Case II. is likewise that of a painter, who' during the last twelve years of his life had been employed chiefly in grinding white lead. About two years before his admission into the holpital he was first attacked, though not violently, with the usual symptoms of the colica Pietonum. A year after, he had a second fit, succeeded by a third which produced an almost general parolysis. In this condition he entered the hospital on the 20th of November, 1764, where he was frequently electrified, and his paralytic limbs and spina dorsi rubbed twice a day with fannel impregnated with the fume of mastich, olibanum, and juniper berries. His internal medicines were, R. Sap. venet. gum. amm. mass. pil. rufi, terra fol. tart. ai dr. j. thereb. g. l. m. f. pil. gr. iv. two of which he took every thret hours, first with water, next with an infusion of fouthernwood, and lastly with an App. Vol. xxxiv.



ounce of the following mixture. R. Spir. C. C. succinati de ij. ol. ftill. succini, menthe, lavendulæ, cum facchuri albi dr. iij. in elæosaccharum redact aa. gtt. iij. syrup. enulæ camp. unc. j. spir, menthæ unc. ss. aquæ fill. rorism. Ib.j. Blisters were fréquently applied to the back of his neck, and twice a week he drank unc. v. aq. lax. Vienn. On the 12th of January he began to take the following medicated wine. B. Limat. martis non rubig. unc. j. cort. mage!l. & cinnam. ai dr. ij. corticis Peruv. unc. j. pulvis grojus fictio 24 horarum digeratur calide cum Ib.iij.vini austriaci albi in phiala alta chemica. Of this wine he took at first unc. ss. and afterward unc. j. every three hours. On the 28th of March he was dismilled cured, and as long as he abftained from grinding white lead, continued well. But returning to his former employment, he was again attacked; on the 10th of July was again admitted into the hospital, and on the 16th died violently convulsed. The morbid appearances after death were principally these: the color, as in the firft subject, violently contracted in some parts and diftended in others ; the gall-bladder as large as a hen's egg, and full of orange-coloured bile; the pancreas hard in many places, and cartilaginous in the middle; the pleura much inflamed.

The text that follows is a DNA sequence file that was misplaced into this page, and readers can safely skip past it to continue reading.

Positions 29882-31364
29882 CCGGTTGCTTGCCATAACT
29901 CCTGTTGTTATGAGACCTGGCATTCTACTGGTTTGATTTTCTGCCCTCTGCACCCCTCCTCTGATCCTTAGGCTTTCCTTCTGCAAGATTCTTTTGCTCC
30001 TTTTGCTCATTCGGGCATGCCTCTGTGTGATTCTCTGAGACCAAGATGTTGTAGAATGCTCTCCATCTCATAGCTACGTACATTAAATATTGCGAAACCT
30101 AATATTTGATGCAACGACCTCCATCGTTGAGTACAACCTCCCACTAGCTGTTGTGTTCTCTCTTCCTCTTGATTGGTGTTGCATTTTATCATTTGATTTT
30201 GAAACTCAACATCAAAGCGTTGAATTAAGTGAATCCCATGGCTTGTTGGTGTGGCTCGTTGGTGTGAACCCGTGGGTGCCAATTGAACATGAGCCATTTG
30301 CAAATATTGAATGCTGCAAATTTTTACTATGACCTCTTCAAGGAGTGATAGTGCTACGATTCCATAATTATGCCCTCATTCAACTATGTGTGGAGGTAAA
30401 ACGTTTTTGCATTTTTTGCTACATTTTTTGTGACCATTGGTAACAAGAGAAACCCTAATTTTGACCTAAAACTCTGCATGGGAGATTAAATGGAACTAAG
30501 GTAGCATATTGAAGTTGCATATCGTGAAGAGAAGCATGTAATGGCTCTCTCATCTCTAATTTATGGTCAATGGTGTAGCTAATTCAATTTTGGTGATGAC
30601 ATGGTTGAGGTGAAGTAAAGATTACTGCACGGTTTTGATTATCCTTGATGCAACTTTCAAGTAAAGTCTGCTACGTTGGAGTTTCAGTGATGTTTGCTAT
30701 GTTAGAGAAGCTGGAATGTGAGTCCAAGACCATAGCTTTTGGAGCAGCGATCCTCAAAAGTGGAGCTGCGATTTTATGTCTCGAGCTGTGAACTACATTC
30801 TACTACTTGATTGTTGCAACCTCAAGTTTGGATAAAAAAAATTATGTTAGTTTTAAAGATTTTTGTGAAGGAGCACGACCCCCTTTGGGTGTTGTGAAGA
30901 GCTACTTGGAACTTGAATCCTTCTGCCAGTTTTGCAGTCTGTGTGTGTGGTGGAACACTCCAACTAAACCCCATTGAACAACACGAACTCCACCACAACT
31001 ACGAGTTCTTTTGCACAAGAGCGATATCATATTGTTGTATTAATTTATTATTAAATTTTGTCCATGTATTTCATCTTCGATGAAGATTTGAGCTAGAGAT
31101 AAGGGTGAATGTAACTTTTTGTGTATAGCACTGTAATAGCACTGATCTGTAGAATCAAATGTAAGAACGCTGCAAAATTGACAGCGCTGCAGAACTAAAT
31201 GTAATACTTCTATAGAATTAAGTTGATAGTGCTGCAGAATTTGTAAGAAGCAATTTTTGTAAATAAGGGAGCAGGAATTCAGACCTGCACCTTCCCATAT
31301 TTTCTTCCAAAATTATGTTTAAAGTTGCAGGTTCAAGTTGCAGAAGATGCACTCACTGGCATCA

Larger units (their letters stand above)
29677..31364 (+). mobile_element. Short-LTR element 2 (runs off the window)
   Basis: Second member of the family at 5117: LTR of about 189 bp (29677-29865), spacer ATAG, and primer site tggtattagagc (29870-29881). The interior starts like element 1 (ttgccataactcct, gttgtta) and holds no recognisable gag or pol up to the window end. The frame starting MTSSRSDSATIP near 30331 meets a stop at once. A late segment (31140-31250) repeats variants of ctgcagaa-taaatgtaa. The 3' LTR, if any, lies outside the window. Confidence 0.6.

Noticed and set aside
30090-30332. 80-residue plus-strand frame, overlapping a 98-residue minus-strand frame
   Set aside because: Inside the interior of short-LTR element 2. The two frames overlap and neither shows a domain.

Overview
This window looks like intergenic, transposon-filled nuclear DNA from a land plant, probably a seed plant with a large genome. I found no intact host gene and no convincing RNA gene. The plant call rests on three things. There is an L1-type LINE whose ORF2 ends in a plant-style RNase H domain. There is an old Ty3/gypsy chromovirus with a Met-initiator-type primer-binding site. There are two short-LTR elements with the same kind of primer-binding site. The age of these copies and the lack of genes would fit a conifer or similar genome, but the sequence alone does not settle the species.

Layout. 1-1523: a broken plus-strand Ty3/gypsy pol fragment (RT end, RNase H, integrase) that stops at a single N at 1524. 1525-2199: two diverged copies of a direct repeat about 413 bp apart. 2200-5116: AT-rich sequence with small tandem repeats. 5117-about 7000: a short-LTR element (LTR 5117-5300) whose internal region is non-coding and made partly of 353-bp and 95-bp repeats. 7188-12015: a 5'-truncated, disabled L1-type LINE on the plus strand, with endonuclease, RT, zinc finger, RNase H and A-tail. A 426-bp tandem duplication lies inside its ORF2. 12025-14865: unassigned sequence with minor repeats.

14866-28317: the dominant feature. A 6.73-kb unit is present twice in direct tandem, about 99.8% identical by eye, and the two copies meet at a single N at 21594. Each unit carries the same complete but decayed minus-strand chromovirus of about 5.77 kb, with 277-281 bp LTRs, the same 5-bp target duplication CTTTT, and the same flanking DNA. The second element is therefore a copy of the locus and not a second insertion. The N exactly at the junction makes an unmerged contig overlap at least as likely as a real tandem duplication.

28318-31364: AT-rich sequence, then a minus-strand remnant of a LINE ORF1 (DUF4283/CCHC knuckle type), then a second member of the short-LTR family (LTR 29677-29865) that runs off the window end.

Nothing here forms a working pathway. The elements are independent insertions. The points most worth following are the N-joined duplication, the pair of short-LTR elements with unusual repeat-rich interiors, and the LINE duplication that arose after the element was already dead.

Cafe ill. is that of a chemist and apothecary who had been for some time affitted with the colica Pittonum. His pains at length became very violent, and his belly drawn up in a most extraordinary manner. Doctor de Haen being consulted, advised camphorated and paregoric emulfions, friction, anodyne fomentations to his back, and oily clyfters; in consequence of which the patient became perfectly well, nevertheleis expired suddenly. Upon laying open the abdomen, there was found a considerable quantity of extravasated blood, which, upon farther inspection, was found to have proceeded from an hiatus in the vena cava immediately below the diaphragm. This rupture of the vena cava the Doctor attributes to the extraordinary protrusion upwards of the liver, occasioned chiefly by the great distention of the colon near its origin; but in its progress it was found, as in the former subjects, alternately contracted and dilated in a very extraordinary manner.

The IV. case is that of the widow of the painter whose history we have seen in case II. Having assisted her husband in his profession, she became amicted with the same disorder. She was brought to the hospital labouring under all the most terrible symptoms of this disease, together with the jaundice to a great degree. By means of laxatives and opiates alternately exhibited, together with emollient clysters, and a stomach plaifter of labdanum with opium and camphor, her vomiting coated and a passage was procured. She then took several doses of Bark, and afterwards the following pills, R. Sap. venet. gum.